Spur Your Writing

By Shelley Widhalm

As a freelance writer and former journalist, I’ve learned to live by deadlines.

And as an anti-procrastinator, I’ve made it my habit to turn in assignments before the due date because facing a ticking clock stresses me out. 

But when it comes to writing novels and not having a publisher demanding a first or final draft, deadlines sometimes become dead . . . on arrival.

I’ve devised a few tactics to create artificial deadlines that get me to write and keep me writing (see https://www.writersdigest.com/whats-new/racing-the-clock-the-pros-and-cons-of-deadlines). Currently, it helps. I may have a movie deal with my current writing project, but it’s still in the talking phase. I have until October to finish the first draft, but I aimed for August 15th.

My goal has been to write five days a week as if it’s a work week, at least for one, but preferably two to three hours a day. I log in my hours and tally the total at the end of the week and the month’s end to check in on my progress. 

So far, since I started the novel on May 1st, I’ve put in 154 hours, 66 in May, 65 in June, and 23 in July (that also includes the time I spend writing my poem of the day). My time was limited in July because I went on vacation. The week before departure, I got slammed with work. That meant carrying it over on my trip.

Before that, my maximum writing time was 15 hours a month. 

That’s a huge difference. But it’s because I have a self-created deadline. To meet it takes motivation, discipline, and self-congratulation. That’s the great thing about NaNoWriMo: writers have one month to write 50,000 words within a supportive community encouraging them and rewards for completed tasks (see https://nanowrimo.org/).

The biggest thing I’ve learned about meeting deadlines is to start in small chunks. I used to tell myself that if I wrote a poem, that was at least something. Now I expect more.

Change is best done in stages. The self-created deadline becomes routine without requiring much self-convincing to start. (see https://www.apa.org/topics/behavioral-health/healthy-lifestyle-changes). Like New Year’s resolutions, taking on too much may result in vapor lock by February — gyms are busy in January. It’s crickets come February.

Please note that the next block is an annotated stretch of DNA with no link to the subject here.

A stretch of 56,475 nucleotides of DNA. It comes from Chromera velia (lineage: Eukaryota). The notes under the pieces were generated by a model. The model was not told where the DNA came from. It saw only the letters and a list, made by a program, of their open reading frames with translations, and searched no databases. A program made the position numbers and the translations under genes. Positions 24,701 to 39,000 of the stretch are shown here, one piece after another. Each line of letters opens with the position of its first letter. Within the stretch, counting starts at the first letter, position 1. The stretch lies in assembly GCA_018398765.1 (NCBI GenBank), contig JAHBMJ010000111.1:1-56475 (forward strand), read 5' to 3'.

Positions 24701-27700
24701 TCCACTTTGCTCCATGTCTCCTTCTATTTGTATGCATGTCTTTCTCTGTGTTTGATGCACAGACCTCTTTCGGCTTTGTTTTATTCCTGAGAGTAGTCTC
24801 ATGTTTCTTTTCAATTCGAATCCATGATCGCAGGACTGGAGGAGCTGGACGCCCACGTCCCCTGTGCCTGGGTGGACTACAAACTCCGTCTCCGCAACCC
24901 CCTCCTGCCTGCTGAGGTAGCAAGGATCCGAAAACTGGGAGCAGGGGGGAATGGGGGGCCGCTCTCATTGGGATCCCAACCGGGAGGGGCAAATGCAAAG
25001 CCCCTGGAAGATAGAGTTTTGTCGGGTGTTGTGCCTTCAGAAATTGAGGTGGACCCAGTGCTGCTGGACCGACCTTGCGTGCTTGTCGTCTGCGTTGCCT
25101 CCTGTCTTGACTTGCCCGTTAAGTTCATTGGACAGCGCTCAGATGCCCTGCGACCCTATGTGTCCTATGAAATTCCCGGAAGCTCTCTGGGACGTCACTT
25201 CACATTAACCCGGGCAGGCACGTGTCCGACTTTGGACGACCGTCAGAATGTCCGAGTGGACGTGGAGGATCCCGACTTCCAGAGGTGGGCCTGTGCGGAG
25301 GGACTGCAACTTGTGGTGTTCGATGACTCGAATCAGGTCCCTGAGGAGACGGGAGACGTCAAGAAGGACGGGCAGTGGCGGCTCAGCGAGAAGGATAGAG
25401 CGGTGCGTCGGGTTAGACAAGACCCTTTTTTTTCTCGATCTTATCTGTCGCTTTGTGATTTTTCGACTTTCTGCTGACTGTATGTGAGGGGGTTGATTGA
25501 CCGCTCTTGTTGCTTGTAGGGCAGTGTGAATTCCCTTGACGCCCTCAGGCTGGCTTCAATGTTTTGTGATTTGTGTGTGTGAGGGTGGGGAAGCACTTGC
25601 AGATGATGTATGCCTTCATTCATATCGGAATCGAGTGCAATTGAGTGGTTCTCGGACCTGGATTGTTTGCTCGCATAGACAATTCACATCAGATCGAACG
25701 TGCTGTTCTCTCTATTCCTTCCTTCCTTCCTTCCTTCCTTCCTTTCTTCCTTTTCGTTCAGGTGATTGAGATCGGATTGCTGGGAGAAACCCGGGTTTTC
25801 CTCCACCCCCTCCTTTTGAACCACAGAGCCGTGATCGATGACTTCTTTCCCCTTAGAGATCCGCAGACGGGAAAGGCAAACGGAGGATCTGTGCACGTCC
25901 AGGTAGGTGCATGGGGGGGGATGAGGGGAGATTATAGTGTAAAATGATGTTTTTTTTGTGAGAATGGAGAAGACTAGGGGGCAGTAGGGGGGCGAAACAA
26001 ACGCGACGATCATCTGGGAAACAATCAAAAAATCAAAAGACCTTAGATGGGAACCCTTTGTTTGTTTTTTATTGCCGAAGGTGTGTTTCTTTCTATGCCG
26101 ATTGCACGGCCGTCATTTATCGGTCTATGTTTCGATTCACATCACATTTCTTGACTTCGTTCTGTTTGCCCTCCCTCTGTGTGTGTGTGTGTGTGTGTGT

Here are my best tips for achieving writing by setting artificial, if not also fun, deadlines:

  • Create a writing plan to prioritize a set of goals that keep you dedicated and focused. You could write 30 to 60 minutes a day or two times a week but plan for the same time and day so that it becomes part of your schedule (and be sure to put it in your planner).
  • Break writing into smaller tasks so that it doesn’t seem overwhelming. Set up mini-deadlines and items that you can cross off your to-do list. (I like to start my writing lists with recent accomplishments that get a big checkmark, so I can remember what I just finished and feel like I’m in the middle of things, not just starting.)
  • Go backward, figuring out a final due date or deadline for the writing project and coming up with a list of tasks to get there. Write in an estimated completion time for each item on the list. Then schedule the things out, leaving a couple extra leeway days in case of interruptions.

If that doesn’t work, try to:

  • Schedule an hour or two for writing every other day or every three days. Even 15 minutes will suffice. It will add up over time, but if you don’t write, there will be nothing but the desire to do so.
  • Do the writing in the morning by getting up extra early (or before bed).
  • Write for a few minutes and then set it aside to make it feel less work. Come back to it later.

And finally, self-congratulate. Be sure to have a reward in place, doing something you usually wouldn’t do. Maybe go out for an extra nice dinner or buy a gift for yourself (I tend to pick boxes of fancy chocolate).

Get through NaNoWriMo with your new goals turned into routines or even habits. You can take on your next project comfortably with the idea of writing under the deadline. You’re keeping the commitment but also making it fun, almost as if it’s a vacation. You don’t have to travel, but you have to imagine!

Published by Writing Heights Writing Bug

A blog by writers for everyone interested in books, reading, writing, and just about everything in between.

2 thoughts on “Spur Your Writing

  1. Great post! Breaking your writing into smaller chunks is a habit that can go both ways. We can either build our output, or we can slowly decline if we slack off a little at a time. I definitely respect those like you who take writing seriously. Thanks for sharing!


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